But arguably what makes Always Be My Maybe most exciting is the concentrated, unapologetic Asianness of its cast. In this regard, it’s similar to the highly-anticipated Crazy Rich Asians, which stars Constance Wu (coincidentally Park’s co-star in Fresh Off The Boat) as Rachel Chu, an intelligent, grounded Everywoman-type NYU economics professor who discovers that her boyfriend Nicholas Young (Henry Golding) belongs to a fabulously wealthy Singaporean family. The setup is deliciously packed with rom-com archetypes that feel freshly animated by Asian faces and voices — rapper Awkwafina plays Rachel’s quirky best friend and international treasure Michelle Yeoh plays Nick’s gloriously icy mother. While the Asian American-led rom-com is by no means an entirely new concept (last year’s Oscar-nominated The Big Sick and the 2004 indie gem Saving Face come to mind), the sheer opulence and scope of a film like Crazy Rich Asians feels unprecedented.
Given Hollywood’s long history of sidelining Asian Americans, from the explicit mockery of yellowface to the more insidious phenomenon of “unconscious” whitewashing, the existence of two upcoming rom-coms with predominantly Asian ensemble casts feels momentous. The choice to cast Asian Americans as viable and fully realized romantic leads worthy of empathy and emotional investment still feels like a big deal — particularly in the context of pop culture’s shameful history of dehumanizing Asian American men and women alike by designating the former as objects of disgust and emasculation, while the latter were often positioned as either servile “lotus blossom babies” or hyper-sexualized “dragon ladies.”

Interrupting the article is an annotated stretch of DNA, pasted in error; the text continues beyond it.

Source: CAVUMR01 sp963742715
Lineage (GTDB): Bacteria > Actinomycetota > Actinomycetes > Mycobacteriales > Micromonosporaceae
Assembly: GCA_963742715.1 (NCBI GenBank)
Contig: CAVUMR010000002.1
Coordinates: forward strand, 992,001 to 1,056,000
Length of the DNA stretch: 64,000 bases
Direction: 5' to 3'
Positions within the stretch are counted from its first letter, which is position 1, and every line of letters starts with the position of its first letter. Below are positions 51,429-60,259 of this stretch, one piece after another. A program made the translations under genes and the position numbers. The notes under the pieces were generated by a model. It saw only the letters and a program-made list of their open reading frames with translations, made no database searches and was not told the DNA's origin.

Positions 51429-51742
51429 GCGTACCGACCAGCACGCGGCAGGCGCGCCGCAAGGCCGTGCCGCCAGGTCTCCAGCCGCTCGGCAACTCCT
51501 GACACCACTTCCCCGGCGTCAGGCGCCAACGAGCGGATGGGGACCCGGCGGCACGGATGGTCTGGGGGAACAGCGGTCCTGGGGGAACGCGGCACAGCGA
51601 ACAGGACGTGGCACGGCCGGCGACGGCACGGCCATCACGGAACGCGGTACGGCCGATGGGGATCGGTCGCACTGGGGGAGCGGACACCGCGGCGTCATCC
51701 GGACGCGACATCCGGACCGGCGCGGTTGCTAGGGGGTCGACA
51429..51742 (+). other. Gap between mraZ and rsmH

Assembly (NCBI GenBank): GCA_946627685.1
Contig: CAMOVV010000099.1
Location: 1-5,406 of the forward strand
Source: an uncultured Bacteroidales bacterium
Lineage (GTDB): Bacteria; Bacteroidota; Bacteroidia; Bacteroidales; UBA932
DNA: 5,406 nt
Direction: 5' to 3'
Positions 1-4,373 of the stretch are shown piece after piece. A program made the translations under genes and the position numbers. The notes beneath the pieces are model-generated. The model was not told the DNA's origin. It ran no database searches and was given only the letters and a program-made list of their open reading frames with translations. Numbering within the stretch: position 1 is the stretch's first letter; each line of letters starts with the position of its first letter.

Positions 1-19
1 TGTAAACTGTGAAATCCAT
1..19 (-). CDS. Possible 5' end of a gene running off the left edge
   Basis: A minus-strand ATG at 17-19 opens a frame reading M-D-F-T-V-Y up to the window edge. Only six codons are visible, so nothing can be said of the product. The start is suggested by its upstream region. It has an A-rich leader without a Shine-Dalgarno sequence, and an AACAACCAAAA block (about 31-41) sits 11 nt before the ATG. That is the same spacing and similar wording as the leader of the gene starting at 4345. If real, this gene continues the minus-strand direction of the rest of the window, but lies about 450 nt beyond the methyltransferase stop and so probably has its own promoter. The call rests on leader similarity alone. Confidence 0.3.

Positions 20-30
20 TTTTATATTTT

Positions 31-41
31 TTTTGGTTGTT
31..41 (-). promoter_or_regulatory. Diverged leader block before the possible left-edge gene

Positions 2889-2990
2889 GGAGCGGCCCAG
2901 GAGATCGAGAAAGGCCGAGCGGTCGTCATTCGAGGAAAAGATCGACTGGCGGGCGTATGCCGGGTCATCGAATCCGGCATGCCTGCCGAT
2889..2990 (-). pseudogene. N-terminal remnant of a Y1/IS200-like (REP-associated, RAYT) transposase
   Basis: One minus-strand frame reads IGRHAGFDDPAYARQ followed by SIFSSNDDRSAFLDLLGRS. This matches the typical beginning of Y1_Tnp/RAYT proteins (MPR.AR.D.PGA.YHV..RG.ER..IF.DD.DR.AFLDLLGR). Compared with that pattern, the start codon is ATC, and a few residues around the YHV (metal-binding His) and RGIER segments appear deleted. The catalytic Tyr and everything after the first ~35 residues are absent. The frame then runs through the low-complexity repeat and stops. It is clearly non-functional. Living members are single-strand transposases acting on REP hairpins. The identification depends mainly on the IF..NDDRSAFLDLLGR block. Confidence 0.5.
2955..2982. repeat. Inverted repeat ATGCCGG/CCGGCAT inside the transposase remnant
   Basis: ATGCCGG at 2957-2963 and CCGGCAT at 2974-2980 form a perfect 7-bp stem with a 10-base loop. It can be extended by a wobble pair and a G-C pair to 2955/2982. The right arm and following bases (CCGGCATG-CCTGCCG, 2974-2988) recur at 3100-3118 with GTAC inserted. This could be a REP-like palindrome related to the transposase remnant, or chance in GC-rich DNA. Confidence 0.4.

Even the legacy of Breakfast at Tiffany’s, long considered a classic of the rom-com genre, feels slightly yet unmistakably marred by Mickey Rooney’s bucktoothed, squinty-eyed caricature of Mr. Yunioshi. But by rendering Asian Americans as people in possession of both sex appeal and emotional interiority, and existing not just on the margins but as the protagonists of their own lives, films like Always Be My Maybe and Crazy Rich Asians are forging a new path forward.
It’s true, of course, that media representation alone will never be a solution in and of itself to structural inequality, and it’s a little too reductive to claim that watching a big-budget studio movie is inherently a radical move. After all, Crazy Rich Asians is essentially fun, frothy escapist fare that allows the audience to revel in the Youngs’ extreme wealth; it’s hardly claimed to be an act of pan-Asian liberation or even solidarity.